How To Respond When An Interview Says "Tell Me About Yourself"

How To Respond When An Interview Says "Tell Me About Yourself"

Do you know what to say when an interviewer asks you to talk about yourself? Out of all the things a hiring manager can ask you to do, talking about yourself is one of the most challenging. It’s a broad question and difficult to answer. Find out how you should respond when someone asks you to talk about yourself.

Why They Ask the Question

Interviewers commonly start off interviews by saying one of the following sentences:

Tell me a little about yourself

What can you tell me about yourself

Can you tell me more about yourself?

First, you should understand why an employer asks this question. Although some interview questions are highly specific, there are others that are general. This question is general for a reason - the employer wants you to set the tone for the interview. When you answer the question, you should explain how your experience relates to the job.

The employer doesn't want you to discuss your hobbies or family. In fact, giving too many personal details to an interviewer could give them a reason not to hire you. The employer wants to know what makes you right for the position, and this is your chance to show them that. Essentially, your answer to this question is like the cover letter to your resume. It should pull in the interviewer and make them eager to learn more.

How It Compares to "Introduce Yourself"

Sometimes, hiring managers ask you to introduce yourself. This is slightly different than them asking you to talk about yourself. When an employer asks you to introduce yourself, they want a very short answer. They want to know who you are and what key strengths you possess. Meanwhile, talking about yourself should be a little more lengthy. In your description, you should discuss your academic history, your skills, and more.

As a general rule, you should use an acronym to answer the, “So, tell me about yourself.” Just remember to take a SEAT. The “S” stands for skills that match the job listing and description. Then, the “E” stands for your experience and educational qualifications. “A” represents your achievements, and “T” stands for the talent you have. For all of the descriptions, include an explanation of how it ties into the job.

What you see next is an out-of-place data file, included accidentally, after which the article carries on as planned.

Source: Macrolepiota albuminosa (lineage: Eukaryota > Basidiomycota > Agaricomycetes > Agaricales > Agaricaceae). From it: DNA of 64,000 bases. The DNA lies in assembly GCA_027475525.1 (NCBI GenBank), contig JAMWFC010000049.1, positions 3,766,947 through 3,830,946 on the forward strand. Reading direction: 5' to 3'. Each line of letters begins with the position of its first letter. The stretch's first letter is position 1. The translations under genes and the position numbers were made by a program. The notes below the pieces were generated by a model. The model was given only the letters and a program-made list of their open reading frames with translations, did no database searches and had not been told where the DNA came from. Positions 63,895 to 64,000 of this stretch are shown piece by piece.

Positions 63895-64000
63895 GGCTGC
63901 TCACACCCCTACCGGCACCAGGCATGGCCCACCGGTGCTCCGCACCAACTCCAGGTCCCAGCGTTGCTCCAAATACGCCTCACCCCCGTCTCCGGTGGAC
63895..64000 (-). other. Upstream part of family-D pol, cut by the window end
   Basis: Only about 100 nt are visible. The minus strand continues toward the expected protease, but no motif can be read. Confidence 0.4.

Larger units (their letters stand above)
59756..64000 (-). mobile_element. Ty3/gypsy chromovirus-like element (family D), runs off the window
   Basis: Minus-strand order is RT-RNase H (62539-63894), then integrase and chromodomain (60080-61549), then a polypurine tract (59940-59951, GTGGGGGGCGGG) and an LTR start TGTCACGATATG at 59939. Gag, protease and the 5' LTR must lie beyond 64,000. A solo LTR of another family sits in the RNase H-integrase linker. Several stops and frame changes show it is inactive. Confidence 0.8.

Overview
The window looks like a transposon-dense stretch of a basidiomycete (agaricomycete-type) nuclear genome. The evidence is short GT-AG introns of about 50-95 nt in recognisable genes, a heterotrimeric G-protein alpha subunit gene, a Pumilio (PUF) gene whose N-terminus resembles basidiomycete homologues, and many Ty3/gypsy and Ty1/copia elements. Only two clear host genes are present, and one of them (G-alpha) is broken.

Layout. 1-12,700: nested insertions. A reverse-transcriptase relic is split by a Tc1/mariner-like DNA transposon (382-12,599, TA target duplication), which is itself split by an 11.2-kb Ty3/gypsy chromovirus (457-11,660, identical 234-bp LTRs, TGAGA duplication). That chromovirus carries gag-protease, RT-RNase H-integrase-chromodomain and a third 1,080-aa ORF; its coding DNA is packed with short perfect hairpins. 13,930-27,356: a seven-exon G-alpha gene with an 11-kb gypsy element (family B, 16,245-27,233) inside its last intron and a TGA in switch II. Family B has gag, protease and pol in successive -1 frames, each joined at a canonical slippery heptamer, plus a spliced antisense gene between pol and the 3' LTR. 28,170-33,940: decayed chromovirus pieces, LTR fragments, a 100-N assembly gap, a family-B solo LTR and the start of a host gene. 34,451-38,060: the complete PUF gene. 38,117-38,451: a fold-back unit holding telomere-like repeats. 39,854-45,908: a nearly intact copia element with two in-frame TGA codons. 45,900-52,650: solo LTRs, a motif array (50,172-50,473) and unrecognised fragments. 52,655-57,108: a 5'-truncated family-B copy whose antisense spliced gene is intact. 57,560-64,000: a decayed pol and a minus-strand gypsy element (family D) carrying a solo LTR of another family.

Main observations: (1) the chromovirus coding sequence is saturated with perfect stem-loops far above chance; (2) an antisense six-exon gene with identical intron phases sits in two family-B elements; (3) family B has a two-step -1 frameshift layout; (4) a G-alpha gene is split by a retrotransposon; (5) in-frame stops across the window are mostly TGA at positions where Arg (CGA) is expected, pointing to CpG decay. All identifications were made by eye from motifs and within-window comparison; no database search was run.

If you only need to introduce yourself, you can use another acronym. BEAT the question by first discussing your three best qualities. Then, discuss your educational background along with your activities and interests outside of the workplace. Finally, the “T” stands for talent.

Guidelines for Answering the Question

In either case, you should follow a few tips to fine-tune your answer. Here are some tips that can help you give the best answer during the interview:

Plan Ahead

You should always prepare for this question before an interview. When you think about how to answer the question, make notes. Start off by thinking about three to five experiences that relate to the job. Then, quantify those experiences by either time, money, or people. Make a separate list of five different strengths that relate to the job. Both lists should tie into the message you want to send to the hiring manager - the message that you’re the best person for the position.

Make a Script

Next, write out a script. During the interview, you shouldn’t read from the script. However, you can have it in front of you on the day of the interview and refer to it if necessary. You can also use the script to practice for the interview.

Here’s an example script:

Hi, my name is Bob. My best qualities are my hard-working nature, loyalty to coworkers, and my ability to learn quickly. In 2010, I graduated from Howard University with a Bachelor’s degree in Computer Science. After working for Apple for ten years, I started on my new career path. I like exercising every day because it helps me focus at work, and it keeps me energized. In my free time, I like to feed the homeless at the local shelter. The opportunity has improved my teamwork and given me a unique perspective.

Of course, you need to tailor your script to you and your audience. Keep it relevant and don’t make your answer too lengthy.

Practice Your Answer

If you’re going to be performing in a play, you will probably spend weeks reading and memorizing your lines. Your preparation for the interview should be the same. Every day, spend a few minutes reading over your answer. With that said, you don’t want to sound like a robot. Your answer should sound natural and unforced. And it’s OK to go off-script, as long as you don’t say something wrong or ramble.

Be Confident

As with everything in life, confidence is key. If you want to impress your hiring manager, you need to be confident in your response. Practicing and preparing is a great way to boost your confidence, but there are other things you can do as well. For instance, you could find a power pose and use it during the interview. You can also dress in an outfit that leaves you feeling great and remind yourself of what makes you special.

Prepare for Other Questions

This isn’t the only question you need to answer during an interview. Although this might be the first question you encounter, it’s not the only one nor is it the most important one. All of the questions matter, and you should spend time preparing for all of them. Find a list of common and uncommon interview questions, and follow some of the tips above to prepare.

At the end of the interview, all that matters is that you show the hiring manager you’re the ideal candidate for the position. The hiring manager will consider the way in which you answered every question, so don’t stress over one mistake. Rather, do everything you can to prepare for the interview and have confidence in yourself.

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